There is considerable buzz out there that a large population of Baby Boomer generation is gearing up to sell its business endeavors to younger buyers. The forecast is that business-owning Boomers are ready to enter into their Golden Years and that in the next 20 years there will be trillions of dollars’ worth of businesses that go on the market as they do. Let’s say the prediction is true – are there enough prospective buyers willing to test the small business market and send Baby Boomers into their retirement?
There are plenty buyers and they are a diverse and young bunch, according to a 2013 report by Bizjournals.com. In a study of 2,000 buyers and sellers, the report showed that more than ever before, women and minorities are looking for business ownership opportunities. While the market is still male-dominated (comprising 81% of all buyers), women accounted for 9% of buyers over 65 years old; 19% of buyers 50-64 years old; 20% of buyers 30-49 years old, and 23% of buyers 18-29 years old.
Interested parties were also more racially diverse, especially among the younger crowd. Bizjournals.com reported findings that while 87% of buyers aged 65 and older were Caucasian, that percentage decreased as the age of buyers decreased. Caucasians accounted for 78% of buyers aged 50-64 years; 66% of those aged 30-49 years; and 48% of those aged 18-29 years.
So how exactly will this transfer of generational assets go down once the Boomers are ready to sell?
Historically, business sellers would only provide minimal or no financing to the buyer. These types of transactions were too large for most individuals to finance and too risky for banks, which took into consideration the company’s individual merits as opposed to the buyer’s personal balance sheet. On the other hand, these transactions were too small to interest most institutional investors.
Today, there’s a new form of financing triggered by the anticipated Boomer sell-off.
Companies like LD Holdings are gearing up to step in and fill-in the blanks, noting that there are currently more than 25 million small businesses worth an aggregate $17 trillion that will be sold in the next 15-20 years. This particular company’s goal is to become a “known buyer” of small companies that meet its acquisition criteria, including an existing management and personnel, brand equity, customers and cash flow, at discounted prices. It will then attempt to produce venture capital-type returns without the venture capital risks associated with a start-up company.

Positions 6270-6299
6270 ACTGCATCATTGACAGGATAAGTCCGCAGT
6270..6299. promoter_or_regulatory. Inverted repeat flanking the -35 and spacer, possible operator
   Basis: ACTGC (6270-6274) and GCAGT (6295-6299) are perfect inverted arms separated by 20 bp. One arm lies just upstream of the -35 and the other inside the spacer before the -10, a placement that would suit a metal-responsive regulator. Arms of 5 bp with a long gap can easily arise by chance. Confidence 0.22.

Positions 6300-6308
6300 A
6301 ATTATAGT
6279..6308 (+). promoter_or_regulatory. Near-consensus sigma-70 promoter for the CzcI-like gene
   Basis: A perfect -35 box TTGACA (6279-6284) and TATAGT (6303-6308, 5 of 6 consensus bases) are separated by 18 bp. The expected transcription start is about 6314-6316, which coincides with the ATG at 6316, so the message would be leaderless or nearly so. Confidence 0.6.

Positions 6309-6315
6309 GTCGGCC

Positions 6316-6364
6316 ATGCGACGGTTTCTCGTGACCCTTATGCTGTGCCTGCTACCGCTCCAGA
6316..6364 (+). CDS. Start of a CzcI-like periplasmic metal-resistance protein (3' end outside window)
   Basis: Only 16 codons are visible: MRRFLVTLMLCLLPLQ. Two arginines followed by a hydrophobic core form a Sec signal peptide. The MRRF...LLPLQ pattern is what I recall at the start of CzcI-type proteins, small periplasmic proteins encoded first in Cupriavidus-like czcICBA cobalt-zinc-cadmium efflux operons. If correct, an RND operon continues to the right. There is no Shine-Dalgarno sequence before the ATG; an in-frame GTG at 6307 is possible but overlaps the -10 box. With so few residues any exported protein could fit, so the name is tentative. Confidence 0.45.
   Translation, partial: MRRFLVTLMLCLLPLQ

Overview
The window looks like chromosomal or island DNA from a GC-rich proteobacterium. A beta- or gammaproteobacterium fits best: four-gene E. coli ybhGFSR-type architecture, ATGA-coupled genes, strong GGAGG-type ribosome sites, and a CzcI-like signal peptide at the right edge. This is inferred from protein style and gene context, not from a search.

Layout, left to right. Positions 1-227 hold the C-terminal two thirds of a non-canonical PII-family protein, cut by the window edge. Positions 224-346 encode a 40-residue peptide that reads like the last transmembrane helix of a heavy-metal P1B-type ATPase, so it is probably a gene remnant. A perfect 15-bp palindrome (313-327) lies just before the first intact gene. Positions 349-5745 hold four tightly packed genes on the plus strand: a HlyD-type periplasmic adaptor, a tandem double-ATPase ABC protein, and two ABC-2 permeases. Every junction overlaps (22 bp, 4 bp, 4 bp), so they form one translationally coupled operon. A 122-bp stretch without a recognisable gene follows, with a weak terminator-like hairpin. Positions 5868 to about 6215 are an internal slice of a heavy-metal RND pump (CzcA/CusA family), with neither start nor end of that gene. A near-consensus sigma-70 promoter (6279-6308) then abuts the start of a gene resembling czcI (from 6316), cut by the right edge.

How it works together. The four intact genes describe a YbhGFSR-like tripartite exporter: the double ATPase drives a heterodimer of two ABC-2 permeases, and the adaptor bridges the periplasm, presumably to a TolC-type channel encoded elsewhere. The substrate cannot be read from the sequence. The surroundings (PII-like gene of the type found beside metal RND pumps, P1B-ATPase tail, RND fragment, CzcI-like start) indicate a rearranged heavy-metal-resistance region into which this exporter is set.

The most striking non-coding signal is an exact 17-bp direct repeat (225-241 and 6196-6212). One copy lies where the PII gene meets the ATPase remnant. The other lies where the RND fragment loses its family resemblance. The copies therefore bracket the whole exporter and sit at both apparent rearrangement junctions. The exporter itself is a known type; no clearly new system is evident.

Within five years, LD Holdings plans to accumulate at least 45 of these small companies and to slowly meld them into cohesive business units. The company’s objective, through aggressive use of the Internet, is that while the search for acquisitions is being conducted, it will establish an outside investor base that shares the company’s vision and objectives is willing to hold their positions for a year or more.
Through its Business Services Division, LD Holdings maintains a database of entrepreneurs looking for business owning opportunities, giving particular attention to those with specific backgrounds and expertise that will be available for both acquisition evaluation and strategizing the post-acquisition business model, once the financial aspects of the transaction are determined.
For more information visit www.ldholdings.com
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